NETPark-based Kromek Group has announced a new contract worth £1.7m from a Government-related company, days after its nuclear-detection devices were deployed to protect world-leaders at the NATO summit.

The new contract with a UK Government agency will be delivered over four years and is for the provision of chemical, biological, radiological and nuclear detection products and services.

Dr Arnab Basu, CEO of Kromek, said: “We are pleased to have received this new contract from this long-standing customer. It is testament to the value that they place on our products and the nature of our CBRN business.

Read more: Sedgefield company helping protect world leaders at NATO summits

“In light of the recent reports of turmoil at the Chernobyl site and in the battle over Zaporizhzhia nuclear plant, the global community is alive to immediate nuclear dangers. These emerge both from damaged infrastructure and the growing threat of dirty bombs being manufactured using radioactive waste.

“Consequently, governments are increasingly expected to enhance their wide area monitoring to be able to provide early warning of the presence of nuclear material.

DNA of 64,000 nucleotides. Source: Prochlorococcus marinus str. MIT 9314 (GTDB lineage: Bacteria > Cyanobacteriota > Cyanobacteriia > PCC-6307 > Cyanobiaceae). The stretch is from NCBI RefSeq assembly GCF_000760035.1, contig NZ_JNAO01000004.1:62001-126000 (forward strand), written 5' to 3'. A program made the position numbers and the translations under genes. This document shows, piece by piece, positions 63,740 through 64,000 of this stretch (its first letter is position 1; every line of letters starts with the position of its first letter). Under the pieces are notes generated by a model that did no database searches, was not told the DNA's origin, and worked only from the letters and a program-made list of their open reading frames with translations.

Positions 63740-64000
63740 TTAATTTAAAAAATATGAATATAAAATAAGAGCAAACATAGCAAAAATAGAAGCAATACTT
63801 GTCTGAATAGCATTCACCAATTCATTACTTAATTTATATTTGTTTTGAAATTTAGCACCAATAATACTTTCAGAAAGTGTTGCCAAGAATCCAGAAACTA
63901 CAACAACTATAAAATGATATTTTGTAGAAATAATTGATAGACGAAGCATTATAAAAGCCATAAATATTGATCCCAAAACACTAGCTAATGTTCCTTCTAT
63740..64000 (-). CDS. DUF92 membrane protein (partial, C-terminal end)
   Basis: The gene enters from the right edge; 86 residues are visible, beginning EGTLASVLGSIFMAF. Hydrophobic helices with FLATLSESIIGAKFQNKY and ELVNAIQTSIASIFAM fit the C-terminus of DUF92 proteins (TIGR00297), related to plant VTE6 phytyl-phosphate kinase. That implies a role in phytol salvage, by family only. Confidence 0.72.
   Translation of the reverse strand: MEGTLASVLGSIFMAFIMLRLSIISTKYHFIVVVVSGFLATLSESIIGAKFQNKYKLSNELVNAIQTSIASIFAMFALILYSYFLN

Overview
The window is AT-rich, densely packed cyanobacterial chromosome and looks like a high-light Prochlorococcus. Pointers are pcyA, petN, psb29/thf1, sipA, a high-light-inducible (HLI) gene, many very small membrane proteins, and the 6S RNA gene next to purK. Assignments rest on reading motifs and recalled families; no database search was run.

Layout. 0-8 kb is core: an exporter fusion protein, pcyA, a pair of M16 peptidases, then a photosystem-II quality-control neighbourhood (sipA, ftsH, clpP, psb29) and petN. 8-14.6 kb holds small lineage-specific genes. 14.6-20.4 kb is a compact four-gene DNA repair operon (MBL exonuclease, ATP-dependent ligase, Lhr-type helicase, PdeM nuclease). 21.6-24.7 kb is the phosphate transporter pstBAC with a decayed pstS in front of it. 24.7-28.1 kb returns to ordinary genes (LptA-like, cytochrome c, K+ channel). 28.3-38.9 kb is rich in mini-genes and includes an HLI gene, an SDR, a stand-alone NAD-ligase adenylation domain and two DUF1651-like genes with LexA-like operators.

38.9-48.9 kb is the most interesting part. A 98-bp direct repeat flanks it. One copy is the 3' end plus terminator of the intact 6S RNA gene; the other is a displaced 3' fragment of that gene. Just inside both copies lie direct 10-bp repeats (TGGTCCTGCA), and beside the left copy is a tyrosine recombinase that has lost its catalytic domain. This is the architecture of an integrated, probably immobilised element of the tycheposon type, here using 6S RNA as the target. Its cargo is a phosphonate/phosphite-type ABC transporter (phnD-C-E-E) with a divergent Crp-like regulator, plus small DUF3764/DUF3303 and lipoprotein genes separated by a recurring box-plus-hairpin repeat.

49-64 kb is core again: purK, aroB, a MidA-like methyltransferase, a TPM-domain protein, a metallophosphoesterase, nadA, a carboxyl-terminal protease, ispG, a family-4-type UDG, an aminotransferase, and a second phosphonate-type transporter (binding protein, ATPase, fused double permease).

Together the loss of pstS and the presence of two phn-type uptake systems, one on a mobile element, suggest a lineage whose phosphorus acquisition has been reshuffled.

“Kromek products are world-leading in delivering this capability, demonstrated by their deployment at events such as NATO in Brussels."

The 30 NATO heads of state had gathered for an emergency summit to discuss Russia’s invasion of Ukraine. Part of the security infrastructure deployed to protect the allies included D3S-ID radiation detectors, manufactured by engineers at the County Durham technology company, which has manufacturing operations in the UK and US.

Its work covers the medical security and industrial markets. Kromek provides its customers with detector components to enable better detection of diseases such as cancer and Alzheimer’s, contamination in industrial manufacture and explosives in aviation settings.

In CBRN, Kromek’s compact, handheld, high-performance radiation detectors are primarily used to protect critical infrastructure and urban environments from the threat of ‘dirty bombs’.


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